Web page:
January 3, 2006
FOR IMMEDIATE RELEASE
Abney Foundation gift to advance cancer research
Charleston, SC - The Abney Foundation has contributed a $400,000 gift to the Medical University of South Carolina, enabling the university's Hollings Cancer Center to strengthen and expand a program to train cancer researchers.
The donation will allow the center to expand the Abney Foundation Scholarship Program, which The Abney Foundation established in 1996 to promote cancer research at the Medical University.
The program provides scholarships for graduate students involved in cancer research, as well as students enrolled in the Medical University's M.D./Ph.D. program, which allows them to earn a medical degree from the College of Medicine and a degree from the College of Graduate Studies with a special interest in cancer research.
The Medical University's current Abney Scholars, seated (l-r): Christopher Gault, Shai White and Kristen Johnson; standing (l-r): Yong Wang, Mark Slomiany and Jarret Walsh.
In both programs, students are trained to bridge the gap between research and medicine, learning how to cultivate new knowledge and apply that knowledge to an ever-higher level of patient care. In that sense, the programs serve as an important training ground for medical researchers who will spend much of their careers working to develop new treatments - and ultimately a cure - for cancer, said Andrew Kraft, M.D., director of Hollings Cancer Center.
"Cancer is the second leading cause of death in South Carolina, killing about 8,000 people in our state each year. These are the individuals who will create the new agents necessary to conquer this problem," said Kraft. "They are the future of cancer research."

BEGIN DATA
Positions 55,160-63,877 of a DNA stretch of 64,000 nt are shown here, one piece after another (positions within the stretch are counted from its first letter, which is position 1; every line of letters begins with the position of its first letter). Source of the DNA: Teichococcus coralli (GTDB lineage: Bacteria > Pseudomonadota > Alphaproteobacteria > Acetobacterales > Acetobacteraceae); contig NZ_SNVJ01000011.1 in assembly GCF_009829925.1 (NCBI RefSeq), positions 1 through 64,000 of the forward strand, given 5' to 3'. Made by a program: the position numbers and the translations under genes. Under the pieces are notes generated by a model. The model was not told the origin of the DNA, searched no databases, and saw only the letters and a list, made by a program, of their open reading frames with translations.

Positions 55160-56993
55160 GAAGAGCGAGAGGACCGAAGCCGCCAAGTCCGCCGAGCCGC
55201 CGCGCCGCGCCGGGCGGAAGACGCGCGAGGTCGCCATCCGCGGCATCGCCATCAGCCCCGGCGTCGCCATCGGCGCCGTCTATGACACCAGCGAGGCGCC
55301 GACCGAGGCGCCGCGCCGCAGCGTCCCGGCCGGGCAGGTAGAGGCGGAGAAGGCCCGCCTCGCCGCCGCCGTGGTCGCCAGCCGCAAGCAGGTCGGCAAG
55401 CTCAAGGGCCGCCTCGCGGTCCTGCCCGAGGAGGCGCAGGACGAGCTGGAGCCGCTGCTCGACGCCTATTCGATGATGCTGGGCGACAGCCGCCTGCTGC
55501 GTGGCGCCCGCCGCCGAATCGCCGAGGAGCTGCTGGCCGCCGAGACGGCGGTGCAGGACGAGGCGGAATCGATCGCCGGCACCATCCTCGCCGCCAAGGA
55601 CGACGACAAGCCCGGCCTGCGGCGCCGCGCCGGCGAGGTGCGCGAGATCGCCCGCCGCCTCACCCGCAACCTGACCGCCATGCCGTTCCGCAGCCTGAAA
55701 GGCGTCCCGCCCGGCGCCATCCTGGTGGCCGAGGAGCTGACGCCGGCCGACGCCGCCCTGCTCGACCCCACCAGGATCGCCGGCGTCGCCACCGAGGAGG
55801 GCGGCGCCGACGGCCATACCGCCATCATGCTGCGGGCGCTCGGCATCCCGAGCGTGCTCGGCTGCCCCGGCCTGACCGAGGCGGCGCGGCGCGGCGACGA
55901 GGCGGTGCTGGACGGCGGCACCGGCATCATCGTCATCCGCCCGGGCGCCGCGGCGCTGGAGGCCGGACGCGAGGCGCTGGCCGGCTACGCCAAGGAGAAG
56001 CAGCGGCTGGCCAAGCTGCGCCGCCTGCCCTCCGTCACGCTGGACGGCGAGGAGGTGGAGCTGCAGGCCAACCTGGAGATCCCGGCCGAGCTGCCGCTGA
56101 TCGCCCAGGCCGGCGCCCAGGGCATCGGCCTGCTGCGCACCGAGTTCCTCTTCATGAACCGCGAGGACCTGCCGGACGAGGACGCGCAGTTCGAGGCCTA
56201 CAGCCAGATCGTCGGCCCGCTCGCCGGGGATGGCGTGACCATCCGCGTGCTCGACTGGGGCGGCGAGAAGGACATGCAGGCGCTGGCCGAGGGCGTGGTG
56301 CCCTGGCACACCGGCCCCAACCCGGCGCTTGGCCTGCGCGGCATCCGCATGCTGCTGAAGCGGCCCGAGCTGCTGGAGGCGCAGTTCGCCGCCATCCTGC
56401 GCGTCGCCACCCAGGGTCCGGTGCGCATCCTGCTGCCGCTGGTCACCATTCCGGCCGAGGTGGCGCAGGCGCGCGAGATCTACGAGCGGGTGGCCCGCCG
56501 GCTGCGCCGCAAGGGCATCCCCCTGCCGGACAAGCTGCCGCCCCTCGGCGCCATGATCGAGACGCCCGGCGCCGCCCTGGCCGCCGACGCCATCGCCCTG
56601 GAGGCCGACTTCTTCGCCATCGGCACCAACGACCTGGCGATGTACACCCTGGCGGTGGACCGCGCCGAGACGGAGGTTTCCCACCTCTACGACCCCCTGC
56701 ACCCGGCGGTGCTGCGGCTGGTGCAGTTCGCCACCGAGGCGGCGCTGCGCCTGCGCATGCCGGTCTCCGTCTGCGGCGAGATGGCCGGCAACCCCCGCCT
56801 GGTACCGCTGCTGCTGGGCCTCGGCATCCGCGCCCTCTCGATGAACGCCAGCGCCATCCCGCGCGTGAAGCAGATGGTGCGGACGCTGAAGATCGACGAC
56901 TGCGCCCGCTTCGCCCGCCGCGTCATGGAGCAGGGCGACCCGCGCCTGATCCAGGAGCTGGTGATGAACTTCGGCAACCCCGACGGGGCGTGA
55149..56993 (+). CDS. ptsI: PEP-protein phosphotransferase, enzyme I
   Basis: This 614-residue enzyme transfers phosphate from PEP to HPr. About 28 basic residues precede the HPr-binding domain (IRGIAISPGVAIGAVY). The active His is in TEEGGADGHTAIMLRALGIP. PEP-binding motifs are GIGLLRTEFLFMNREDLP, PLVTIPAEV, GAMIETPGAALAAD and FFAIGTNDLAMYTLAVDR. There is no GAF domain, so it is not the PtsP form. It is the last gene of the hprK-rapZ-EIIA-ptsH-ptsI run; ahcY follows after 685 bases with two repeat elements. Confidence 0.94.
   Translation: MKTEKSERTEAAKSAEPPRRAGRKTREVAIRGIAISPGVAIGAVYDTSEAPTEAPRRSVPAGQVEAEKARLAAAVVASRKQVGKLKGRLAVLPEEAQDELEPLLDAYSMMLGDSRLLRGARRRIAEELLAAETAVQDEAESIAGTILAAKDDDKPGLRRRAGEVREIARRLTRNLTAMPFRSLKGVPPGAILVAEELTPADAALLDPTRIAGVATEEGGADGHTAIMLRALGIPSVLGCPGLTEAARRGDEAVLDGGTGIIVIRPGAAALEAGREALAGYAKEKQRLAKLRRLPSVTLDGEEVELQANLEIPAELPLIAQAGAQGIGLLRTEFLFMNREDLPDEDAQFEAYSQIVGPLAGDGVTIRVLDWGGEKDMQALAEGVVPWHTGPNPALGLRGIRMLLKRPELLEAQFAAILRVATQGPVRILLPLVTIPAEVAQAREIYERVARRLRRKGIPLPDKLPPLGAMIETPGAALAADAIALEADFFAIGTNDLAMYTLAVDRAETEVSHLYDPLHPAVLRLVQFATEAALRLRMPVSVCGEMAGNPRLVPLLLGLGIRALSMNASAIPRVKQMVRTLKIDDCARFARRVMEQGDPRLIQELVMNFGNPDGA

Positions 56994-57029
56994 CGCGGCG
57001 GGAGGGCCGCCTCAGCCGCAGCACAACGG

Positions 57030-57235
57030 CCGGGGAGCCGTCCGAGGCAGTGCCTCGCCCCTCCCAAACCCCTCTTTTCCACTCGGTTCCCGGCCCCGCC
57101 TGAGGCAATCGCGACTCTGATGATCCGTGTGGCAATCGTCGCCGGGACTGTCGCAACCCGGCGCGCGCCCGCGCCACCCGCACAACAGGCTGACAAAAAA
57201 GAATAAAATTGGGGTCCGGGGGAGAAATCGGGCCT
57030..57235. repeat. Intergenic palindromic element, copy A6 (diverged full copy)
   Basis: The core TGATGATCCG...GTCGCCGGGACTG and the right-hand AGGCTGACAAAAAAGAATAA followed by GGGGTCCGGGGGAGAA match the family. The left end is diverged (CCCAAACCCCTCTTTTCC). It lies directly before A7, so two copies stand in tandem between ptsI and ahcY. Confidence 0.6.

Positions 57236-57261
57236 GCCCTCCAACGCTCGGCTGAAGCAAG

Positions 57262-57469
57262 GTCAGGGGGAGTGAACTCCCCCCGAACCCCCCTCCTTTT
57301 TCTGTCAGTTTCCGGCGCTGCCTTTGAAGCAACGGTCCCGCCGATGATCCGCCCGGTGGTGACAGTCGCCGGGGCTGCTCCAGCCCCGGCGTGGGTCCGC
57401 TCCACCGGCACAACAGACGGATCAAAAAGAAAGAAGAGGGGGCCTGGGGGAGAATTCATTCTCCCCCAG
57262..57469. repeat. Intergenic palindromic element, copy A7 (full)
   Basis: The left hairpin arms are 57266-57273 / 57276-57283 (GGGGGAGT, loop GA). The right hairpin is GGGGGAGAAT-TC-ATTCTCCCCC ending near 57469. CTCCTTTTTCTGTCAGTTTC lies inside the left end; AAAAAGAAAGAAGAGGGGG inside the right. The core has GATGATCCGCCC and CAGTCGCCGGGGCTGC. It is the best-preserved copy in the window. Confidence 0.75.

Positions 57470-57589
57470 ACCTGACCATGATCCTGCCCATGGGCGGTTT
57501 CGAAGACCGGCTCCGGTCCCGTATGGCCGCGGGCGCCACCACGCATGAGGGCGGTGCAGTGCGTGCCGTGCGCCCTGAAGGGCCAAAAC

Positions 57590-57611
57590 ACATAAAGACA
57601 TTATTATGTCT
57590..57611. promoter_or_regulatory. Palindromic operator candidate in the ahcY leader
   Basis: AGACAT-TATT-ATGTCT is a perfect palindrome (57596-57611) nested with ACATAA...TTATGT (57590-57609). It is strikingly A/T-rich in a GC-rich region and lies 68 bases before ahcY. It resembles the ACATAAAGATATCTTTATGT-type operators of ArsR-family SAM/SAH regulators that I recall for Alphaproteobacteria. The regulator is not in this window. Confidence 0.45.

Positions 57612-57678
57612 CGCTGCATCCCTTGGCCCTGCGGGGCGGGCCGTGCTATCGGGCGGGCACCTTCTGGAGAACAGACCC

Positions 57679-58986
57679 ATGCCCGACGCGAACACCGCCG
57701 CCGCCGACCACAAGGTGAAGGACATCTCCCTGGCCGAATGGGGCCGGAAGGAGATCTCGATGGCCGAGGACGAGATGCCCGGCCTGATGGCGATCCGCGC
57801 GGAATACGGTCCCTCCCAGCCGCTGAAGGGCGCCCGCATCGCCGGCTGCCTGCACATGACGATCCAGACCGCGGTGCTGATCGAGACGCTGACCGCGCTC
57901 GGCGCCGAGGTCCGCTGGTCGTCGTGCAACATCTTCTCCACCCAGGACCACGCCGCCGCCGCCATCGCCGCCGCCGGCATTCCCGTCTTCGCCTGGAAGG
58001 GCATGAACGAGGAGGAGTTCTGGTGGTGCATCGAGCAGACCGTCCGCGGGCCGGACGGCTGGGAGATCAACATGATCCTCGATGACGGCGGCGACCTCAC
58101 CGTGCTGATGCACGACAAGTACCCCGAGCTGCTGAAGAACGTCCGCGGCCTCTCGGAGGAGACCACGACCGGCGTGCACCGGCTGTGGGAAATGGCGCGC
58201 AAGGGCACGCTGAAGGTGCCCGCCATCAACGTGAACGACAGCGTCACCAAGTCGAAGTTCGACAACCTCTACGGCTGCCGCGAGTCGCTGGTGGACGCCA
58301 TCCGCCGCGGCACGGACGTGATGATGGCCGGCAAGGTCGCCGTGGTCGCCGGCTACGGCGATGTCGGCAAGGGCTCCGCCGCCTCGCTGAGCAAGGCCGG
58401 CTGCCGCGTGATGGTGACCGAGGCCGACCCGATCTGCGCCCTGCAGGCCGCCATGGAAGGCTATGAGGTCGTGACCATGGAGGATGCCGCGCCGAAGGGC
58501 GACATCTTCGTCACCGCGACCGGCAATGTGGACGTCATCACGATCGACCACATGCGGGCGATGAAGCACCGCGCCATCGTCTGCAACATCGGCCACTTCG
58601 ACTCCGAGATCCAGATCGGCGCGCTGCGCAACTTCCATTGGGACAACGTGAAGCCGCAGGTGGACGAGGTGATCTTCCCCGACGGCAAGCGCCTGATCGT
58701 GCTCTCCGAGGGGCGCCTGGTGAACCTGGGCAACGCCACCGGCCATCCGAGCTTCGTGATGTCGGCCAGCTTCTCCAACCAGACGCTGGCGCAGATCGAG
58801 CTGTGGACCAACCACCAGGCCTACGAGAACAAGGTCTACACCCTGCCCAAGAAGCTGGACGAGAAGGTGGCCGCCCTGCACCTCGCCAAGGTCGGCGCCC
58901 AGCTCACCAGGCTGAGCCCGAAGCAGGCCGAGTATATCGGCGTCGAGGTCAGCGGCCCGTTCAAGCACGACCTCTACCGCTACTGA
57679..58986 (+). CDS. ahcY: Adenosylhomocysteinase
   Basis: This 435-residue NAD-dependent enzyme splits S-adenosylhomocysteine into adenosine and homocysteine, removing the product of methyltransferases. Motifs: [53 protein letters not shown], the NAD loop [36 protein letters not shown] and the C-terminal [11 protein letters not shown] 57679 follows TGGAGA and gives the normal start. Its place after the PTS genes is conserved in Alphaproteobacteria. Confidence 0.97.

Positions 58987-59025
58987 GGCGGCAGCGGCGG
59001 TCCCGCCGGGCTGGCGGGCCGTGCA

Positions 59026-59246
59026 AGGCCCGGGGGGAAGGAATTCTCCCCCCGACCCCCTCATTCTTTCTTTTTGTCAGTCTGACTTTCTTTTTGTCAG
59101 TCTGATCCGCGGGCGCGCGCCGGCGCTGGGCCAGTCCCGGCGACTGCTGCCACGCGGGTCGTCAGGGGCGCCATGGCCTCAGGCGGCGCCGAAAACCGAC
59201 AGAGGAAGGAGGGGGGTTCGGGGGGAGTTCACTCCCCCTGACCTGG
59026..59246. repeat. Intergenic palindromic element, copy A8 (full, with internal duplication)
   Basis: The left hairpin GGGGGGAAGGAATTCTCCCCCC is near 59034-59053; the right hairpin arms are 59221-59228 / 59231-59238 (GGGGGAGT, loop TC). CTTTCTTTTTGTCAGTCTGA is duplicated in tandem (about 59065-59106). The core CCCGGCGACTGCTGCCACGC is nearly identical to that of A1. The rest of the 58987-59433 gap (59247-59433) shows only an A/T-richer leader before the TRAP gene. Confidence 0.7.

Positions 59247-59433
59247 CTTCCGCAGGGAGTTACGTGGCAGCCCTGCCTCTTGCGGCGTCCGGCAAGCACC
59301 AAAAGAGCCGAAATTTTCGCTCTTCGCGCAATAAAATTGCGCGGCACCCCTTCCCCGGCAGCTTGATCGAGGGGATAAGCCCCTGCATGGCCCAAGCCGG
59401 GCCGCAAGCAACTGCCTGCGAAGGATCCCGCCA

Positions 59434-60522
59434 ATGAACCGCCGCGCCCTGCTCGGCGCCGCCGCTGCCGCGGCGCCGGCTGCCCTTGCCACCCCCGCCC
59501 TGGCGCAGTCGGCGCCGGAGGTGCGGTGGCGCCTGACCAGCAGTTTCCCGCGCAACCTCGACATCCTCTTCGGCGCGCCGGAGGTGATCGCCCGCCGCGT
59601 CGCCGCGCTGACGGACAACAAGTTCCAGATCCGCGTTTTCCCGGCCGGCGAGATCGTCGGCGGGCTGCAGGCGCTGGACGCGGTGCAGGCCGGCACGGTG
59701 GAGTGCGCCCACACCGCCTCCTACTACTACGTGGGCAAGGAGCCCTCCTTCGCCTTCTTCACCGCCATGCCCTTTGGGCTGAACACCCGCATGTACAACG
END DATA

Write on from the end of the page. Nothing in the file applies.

To date, The Abney Foundation has invested $3.7 million in its scholarship fund at the Medical University. Under current payout policies, the foundation's latest gift will enable the fund to provide full scholarships for at least seven students each year.
"The Abney Scholars are recognized as the most talented and promising cancer researchers-in-training here at the Medical University," said university President Raymond S. Greenberg, M.D., Ph.D. "We are extremely grateful to The Abney Foundation's Board of Directors, not only for the opportunities they have created for these students, but also for the hope they have given to patients battling this disease."
Founded in 1957, The Abney Foundation supports organizations that are operated exclusively for educational, religious, charitable, scientific, and literary purposes. To date, the Anderson, S.C.-based foundation has awarded more than $35 million to such causes.
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